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10 Jan 2017

PSIFF: 'Elle' Is Receiving Many Accolades—Including the Golden Globe for Foreign Language Film—but Our Critic Didn't Like It

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Laurent Lafitte and Isabelle Huppert in Elle. Laurent Lafitte and Isabelle Huppert in Elle.

Paul Verhoeven, who never really recovered from the delicious calamity that was Showgirls (although Starship Troopers was pretty good), tries his hand again at a female-empowerment movie. (Yes, Showgirls was supposed to be a female empowerment movie.) Unfortunately, he fails miserably.

Isabelle Huppert labors away as Michele, the owner of a company that makes terrible videogames. As the film begins, we see her victimized in a graphic assault scene that Verhoeven revisits again and again throughout the film. Michele takes an unconventional approach to the event—and as the mystery of the assailant’s identity plays out, the movie goes off the rails with weirdness.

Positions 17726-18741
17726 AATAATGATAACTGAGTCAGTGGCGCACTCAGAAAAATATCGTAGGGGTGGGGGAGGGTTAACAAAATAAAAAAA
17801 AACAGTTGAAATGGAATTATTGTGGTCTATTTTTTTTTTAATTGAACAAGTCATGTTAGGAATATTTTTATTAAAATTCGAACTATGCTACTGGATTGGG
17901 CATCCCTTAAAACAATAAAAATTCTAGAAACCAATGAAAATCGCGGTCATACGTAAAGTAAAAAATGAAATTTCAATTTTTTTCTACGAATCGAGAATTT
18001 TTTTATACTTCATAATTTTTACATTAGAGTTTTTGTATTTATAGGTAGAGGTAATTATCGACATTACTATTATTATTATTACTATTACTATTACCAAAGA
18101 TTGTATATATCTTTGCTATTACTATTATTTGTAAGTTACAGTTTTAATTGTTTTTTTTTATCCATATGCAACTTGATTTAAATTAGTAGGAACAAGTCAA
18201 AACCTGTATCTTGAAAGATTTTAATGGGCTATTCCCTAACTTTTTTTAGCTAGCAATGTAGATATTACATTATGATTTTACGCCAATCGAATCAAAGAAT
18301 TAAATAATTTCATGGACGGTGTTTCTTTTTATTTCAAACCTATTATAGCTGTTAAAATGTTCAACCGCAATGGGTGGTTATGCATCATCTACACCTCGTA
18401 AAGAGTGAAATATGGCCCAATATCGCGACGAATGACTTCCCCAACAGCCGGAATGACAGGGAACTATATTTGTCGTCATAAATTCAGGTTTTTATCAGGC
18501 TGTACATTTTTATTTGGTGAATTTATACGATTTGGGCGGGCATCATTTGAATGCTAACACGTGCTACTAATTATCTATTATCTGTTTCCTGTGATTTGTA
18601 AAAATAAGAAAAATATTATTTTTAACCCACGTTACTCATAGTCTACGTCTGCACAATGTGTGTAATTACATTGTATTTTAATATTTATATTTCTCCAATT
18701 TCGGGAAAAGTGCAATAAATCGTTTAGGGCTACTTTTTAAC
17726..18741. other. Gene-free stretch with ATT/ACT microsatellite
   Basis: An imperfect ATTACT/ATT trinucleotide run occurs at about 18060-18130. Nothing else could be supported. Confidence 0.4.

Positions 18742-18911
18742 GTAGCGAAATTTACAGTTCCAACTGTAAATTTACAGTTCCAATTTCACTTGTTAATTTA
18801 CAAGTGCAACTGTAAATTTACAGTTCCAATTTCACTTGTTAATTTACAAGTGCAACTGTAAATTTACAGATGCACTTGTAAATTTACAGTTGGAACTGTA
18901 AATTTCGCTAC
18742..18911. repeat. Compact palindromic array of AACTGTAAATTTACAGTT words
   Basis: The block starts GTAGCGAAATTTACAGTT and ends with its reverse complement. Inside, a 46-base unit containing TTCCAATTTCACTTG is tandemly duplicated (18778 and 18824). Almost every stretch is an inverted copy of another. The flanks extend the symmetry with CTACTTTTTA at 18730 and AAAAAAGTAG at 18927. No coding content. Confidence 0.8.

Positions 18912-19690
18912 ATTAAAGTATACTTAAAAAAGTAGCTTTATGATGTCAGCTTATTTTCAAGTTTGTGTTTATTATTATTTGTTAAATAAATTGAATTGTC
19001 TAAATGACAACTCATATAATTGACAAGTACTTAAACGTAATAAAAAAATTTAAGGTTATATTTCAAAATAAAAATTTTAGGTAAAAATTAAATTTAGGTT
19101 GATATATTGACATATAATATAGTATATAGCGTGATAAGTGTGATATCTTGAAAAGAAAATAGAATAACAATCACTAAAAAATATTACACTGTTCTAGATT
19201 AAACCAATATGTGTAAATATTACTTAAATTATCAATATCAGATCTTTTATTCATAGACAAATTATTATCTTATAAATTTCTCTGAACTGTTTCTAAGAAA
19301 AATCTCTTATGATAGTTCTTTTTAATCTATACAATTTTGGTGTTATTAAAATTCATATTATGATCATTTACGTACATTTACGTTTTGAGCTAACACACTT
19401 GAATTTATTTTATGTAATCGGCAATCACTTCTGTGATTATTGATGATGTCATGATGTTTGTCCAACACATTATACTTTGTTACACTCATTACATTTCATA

I guess Verhoeven is shooting for satire here, but what he winds up with is a ragged, less-glossy rehash of ’80s flicks like Jagged Edge. It’s a bad mystery movie that’s trying to be shocking and even funny, but it feels desperate and trashy.

Huppert is a great actress, and she does all she can with what she’s given. Verhoeven, on the other hand, has basically lost it. Actually, he lost it a long time ago. Maybe another director could’ve made the strange elements balance out, rather than feeling exploitive and wasteful. I hate movies that revel in their cleverness when they are totally not clever. I also hate that the movie tries to explain Michele’s behavior toward her assailant as a product of her violent past. Oh, and you’ll guess the attacker long before the movie is half over. This is garbage.

Please note, however, that I am in the minority: A lot of people like this film. It has an 87 percent on RottenTomatoes.com, and in fact, it just won the Golden Globe for Best Foreign Film. (Huppert also won the Golden Globe for Best Actress in a Drama.) Perhaps I’m just a big, grouchy baby going against the grain on this one.

Elle is being screened on Tuesday, Jan. 10, and Friday, Jan. 13, as part of the Palm Springs International Film Festival; get tickets at psfilmfest.org. It opens on Friday, Jan. 20, at the Camelot Theatres (2300 E. Baristo Road, Palm Springs; 760-325-6565).

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